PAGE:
One of the richest countries in the world is losing its national football team. Like all its sports federations, the name of its Football Federation was changed in January 2023, like its logo and therefore its jersey. The anthem played during meetings has also been changed, for even longer. This country is, however, a great economic power, with a GDP per capita higher than France: 50,000 dollars per capita per year, compared to around 40,000 for France. But his independence is called into question, and the supporters of his national team do not appreciate it.
This is the territory of Hong Kong, whose sovereignty is now widely questioned by China. Like the 82 other Hong Kong sports organizations, the Football Federation was forced to change its name to include a mention of China, under penalty of losing its funding. The “Hong Kong Football Association” thus became the “Football Association of Hong Kong China”.
The Chinese anthem (“The March of the Volunteers”) has become, since 1997, the official anthem of Hong Kong. Hong Kong supporters have therefore made it a habit to whistle their own anthem. Some even turn their backs when it is sung, or sing in response the pro-democracy song created during the 2019 revolts: “Glory to Hong Kong”. Banners with the inscription “Hong Kong is not China” were also brandished during certain matches.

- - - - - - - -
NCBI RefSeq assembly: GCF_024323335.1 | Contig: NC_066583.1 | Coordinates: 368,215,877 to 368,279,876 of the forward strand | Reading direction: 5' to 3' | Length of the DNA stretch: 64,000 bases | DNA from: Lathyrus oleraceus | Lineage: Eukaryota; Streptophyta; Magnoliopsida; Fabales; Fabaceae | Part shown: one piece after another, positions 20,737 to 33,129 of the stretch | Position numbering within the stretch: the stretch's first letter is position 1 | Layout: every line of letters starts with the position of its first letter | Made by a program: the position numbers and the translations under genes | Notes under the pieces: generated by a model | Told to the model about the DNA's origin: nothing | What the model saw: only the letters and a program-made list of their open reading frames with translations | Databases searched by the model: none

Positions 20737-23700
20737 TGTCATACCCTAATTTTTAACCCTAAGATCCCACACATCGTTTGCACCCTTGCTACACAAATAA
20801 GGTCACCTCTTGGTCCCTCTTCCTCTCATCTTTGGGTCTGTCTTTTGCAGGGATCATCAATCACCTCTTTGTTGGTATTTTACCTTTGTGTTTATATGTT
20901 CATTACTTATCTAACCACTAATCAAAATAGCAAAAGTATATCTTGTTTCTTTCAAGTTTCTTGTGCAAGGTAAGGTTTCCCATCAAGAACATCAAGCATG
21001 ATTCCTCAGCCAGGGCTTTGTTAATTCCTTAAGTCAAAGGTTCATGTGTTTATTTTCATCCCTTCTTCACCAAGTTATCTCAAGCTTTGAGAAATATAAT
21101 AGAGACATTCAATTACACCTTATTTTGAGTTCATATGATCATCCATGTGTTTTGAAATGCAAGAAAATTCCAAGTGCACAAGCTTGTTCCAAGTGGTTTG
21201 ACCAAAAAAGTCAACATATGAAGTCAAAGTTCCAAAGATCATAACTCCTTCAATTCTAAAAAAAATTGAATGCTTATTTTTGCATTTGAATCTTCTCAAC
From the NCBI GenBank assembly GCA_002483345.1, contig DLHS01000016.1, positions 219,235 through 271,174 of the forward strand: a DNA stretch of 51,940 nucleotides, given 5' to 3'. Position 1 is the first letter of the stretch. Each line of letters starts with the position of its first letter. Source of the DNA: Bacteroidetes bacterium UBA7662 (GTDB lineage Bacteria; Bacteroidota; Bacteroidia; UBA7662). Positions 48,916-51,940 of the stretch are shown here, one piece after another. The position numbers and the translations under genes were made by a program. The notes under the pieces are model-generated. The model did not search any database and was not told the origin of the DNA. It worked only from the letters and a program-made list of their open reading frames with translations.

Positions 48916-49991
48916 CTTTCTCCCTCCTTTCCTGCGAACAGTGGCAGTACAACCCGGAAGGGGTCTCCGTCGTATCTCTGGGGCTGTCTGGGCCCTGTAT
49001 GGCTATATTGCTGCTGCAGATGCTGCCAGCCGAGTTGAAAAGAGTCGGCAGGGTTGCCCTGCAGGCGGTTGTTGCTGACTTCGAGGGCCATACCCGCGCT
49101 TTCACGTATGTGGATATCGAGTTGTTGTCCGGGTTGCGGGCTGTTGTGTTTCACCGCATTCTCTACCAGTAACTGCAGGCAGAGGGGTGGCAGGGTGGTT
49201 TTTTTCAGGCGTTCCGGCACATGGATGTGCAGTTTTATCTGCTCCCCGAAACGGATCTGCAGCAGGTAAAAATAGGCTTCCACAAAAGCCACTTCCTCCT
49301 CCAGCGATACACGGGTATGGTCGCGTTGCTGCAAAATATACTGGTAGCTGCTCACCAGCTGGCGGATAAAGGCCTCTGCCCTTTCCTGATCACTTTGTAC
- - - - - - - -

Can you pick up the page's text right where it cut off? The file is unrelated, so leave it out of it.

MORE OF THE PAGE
The Hong Kong Federation has also been sanctioned on several occasions by FIFA, receiving fines of several tens of thousands of euros for “disorder during the national anthem” and “the use of objects to transmit an inappropriate message during a sporting event. In response, a new security law was introduced by the Chinese government: insulting the national anthem is now punishable by a maximum penalty of 3 years in prison and a fine of 6,000 dollars. Dozens of police officers surround the most popular sections during the home team’s final matches.
Hong Kong has had its own football federation, member of FIFA, since 1954, when the territory was still under the control of British colonial power. The country was “returned” by the United Kingdom to China in 1997, at the end of the 99-year lease provided for by the “Extension Convention” signed in 1898 between the two superpowers. Recent pro-democracy demonstrations have led to a tightening of Chinese influence on Hong Kong’s political and social life, threatening the independence of the country but also of its sports organizations and teams. Football stadiums then became a privileged place for protests and democratic and patriotic demands.